Total 234.4% 48.00 200% 6. 167.5% 11.09 346.4% 48.00
cake diva's picture
cake diva

Hi Greg!


I'll copy the above into excel so I can figure out batch size.  Can you give me short instruction on how to make?  I don't have BBA.  I've restrained myself from buying books because we might have to move.  But I've gotten so much better since Art 1!


---teresa

gcook17's picture
gcook17

Hi Teresa,


The night before:


Mix the soaker ingredients.  Leave at room temp overnight in a covered container


Mix the prefermented dough ingredients thoroughly and ferment at room temp for about an hour.  Then store in the frig overnight.  The amount of yeast in the pref. dough is maybe around 3/8 teaspoon.


In the morning, bring pref. dough to room temp and then mix every thing together in a mixer until it will just pass the window test (improved mix).    The dough temp should be about 77-80.  Ferment at 75 F for 1.5 hours.  If dough seems to slack you can fold it 1-2 times during fermentation.


Divide into sizes and shapes you want.  I normally make 2 or 3 oz. boules than turn into nice dinner rolls.  3-4 oz. boules will give you approximately hamburger bun size rolls.  If you make rolls put them on parchment on a sheet pan with room to expand.  I usually put 9-12 on a half sheet pan.  You can also shape it for loaf pans as described in most any book on bread.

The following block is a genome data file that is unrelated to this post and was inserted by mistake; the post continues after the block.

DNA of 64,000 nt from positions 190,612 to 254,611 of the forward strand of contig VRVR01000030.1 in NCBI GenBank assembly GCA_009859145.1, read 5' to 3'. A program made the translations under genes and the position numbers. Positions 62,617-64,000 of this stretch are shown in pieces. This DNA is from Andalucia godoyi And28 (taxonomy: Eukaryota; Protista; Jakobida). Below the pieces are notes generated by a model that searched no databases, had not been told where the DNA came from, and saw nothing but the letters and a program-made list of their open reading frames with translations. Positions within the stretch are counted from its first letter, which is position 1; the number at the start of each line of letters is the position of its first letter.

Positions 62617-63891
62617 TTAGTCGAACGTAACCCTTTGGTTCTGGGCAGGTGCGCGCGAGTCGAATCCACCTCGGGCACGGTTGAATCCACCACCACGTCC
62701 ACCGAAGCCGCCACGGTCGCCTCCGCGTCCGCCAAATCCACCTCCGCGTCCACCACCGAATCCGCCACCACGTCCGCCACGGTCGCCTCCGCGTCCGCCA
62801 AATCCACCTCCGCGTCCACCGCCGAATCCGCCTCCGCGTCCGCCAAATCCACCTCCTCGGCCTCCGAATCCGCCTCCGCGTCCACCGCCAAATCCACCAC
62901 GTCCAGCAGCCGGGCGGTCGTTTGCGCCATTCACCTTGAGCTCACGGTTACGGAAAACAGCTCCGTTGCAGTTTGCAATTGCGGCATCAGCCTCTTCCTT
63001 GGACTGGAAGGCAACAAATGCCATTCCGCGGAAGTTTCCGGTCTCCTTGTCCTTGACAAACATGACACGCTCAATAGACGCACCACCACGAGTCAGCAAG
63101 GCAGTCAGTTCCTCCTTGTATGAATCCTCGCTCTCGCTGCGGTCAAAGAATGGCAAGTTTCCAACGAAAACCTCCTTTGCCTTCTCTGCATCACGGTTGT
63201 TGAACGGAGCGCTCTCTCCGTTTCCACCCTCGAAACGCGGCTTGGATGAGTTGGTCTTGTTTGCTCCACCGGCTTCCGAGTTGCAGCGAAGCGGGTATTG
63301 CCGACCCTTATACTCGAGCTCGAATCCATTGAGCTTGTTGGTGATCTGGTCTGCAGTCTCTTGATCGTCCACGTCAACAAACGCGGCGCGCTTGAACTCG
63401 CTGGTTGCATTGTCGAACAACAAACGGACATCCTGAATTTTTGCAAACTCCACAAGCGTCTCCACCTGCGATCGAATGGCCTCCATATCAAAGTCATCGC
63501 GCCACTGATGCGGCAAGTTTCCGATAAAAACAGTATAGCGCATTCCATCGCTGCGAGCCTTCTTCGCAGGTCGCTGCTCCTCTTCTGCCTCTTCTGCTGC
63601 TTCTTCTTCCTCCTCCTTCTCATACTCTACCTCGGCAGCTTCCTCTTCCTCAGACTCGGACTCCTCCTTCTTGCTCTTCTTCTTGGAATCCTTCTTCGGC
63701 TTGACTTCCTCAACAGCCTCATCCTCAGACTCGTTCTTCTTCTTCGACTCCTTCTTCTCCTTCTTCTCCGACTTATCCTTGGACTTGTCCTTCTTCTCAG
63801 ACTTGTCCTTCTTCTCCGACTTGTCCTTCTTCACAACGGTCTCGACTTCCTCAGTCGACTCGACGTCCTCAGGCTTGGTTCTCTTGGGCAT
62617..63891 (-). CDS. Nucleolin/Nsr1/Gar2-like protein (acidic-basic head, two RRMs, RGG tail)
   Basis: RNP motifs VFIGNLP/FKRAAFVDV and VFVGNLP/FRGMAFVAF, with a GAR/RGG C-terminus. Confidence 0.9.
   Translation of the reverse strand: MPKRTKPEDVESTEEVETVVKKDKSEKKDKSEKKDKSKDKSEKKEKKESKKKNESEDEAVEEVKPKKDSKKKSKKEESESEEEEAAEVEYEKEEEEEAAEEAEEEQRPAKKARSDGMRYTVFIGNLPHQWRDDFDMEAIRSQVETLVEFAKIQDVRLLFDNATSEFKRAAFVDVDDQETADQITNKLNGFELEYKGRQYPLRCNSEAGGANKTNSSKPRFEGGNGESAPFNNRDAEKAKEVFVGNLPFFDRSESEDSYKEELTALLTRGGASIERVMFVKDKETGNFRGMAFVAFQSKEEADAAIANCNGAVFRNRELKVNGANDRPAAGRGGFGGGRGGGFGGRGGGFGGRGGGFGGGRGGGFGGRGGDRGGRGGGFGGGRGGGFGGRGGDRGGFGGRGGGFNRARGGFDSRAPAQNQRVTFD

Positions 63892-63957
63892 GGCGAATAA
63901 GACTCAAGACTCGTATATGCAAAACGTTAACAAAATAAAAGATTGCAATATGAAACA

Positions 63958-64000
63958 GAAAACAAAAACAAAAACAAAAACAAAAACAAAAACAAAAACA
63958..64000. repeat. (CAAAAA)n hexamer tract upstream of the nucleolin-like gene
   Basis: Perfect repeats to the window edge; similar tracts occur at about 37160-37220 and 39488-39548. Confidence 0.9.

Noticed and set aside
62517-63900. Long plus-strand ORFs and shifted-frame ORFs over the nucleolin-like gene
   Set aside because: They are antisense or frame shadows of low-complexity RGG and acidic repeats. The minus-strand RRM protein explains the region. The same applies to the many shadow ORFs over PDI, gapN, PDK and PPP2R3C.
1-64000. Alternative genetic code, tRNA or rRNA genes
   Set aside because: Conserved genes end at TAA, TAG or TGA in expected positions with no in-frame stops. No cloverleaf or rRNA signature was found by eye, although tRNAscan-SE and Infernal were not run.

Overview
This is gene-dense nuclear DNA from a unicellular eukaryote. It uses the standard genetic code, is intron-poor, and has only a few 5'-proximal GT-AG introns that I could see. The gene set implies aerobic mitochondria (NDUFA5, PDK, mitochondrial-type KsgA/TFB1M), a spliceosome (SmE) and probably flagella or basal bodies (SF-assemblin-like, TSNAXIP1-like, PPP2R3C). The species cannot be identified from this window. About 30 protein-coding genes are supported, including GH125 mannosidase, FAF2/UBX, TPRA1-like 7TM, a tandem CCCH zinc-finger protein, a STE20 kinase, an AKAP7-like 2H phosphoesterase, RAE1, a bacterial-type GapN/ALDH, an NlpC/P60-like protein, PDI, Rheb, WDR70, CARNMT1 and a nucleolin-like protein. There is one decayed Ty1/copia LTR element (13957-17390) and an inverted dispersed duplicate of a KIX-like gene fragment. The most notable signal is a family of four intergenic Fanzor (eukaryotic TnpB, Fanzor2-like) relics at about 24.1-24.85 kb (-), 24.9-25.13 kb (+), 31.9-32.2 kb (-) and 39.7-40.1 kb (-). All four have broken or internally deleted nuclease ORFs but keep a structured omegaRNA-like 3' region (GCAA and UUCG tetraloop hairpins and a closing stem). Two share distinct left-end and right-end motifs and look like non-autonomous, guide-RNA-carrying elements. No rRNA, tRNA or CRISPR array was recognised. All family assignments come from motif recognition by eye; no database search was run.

I find that folding the dough during fermentation to build strength and shaping tightly gives nice round rolls that hold their shape.  To get hamburger buns I don't make the dough as strong and shape more loosely so it will spread out into hamburger bun shape during proofing.  I think this bread makes better rolls and pullman style loaves than hamburger buns because it is a little too sweet (for my taste) for hamburgers.


Optionally eggwash and sprinkle with bran or sesame seeds or whatever you like.  I generally sprinkle with coarse bran.


Proof for 1.5 hrs or until about doubled in volume.


For 2 oz. rolls I bake at 350 F for about 20 min.  Turn pan end-for-end halfway through the bake for even baking.  I use steam at the start of baking.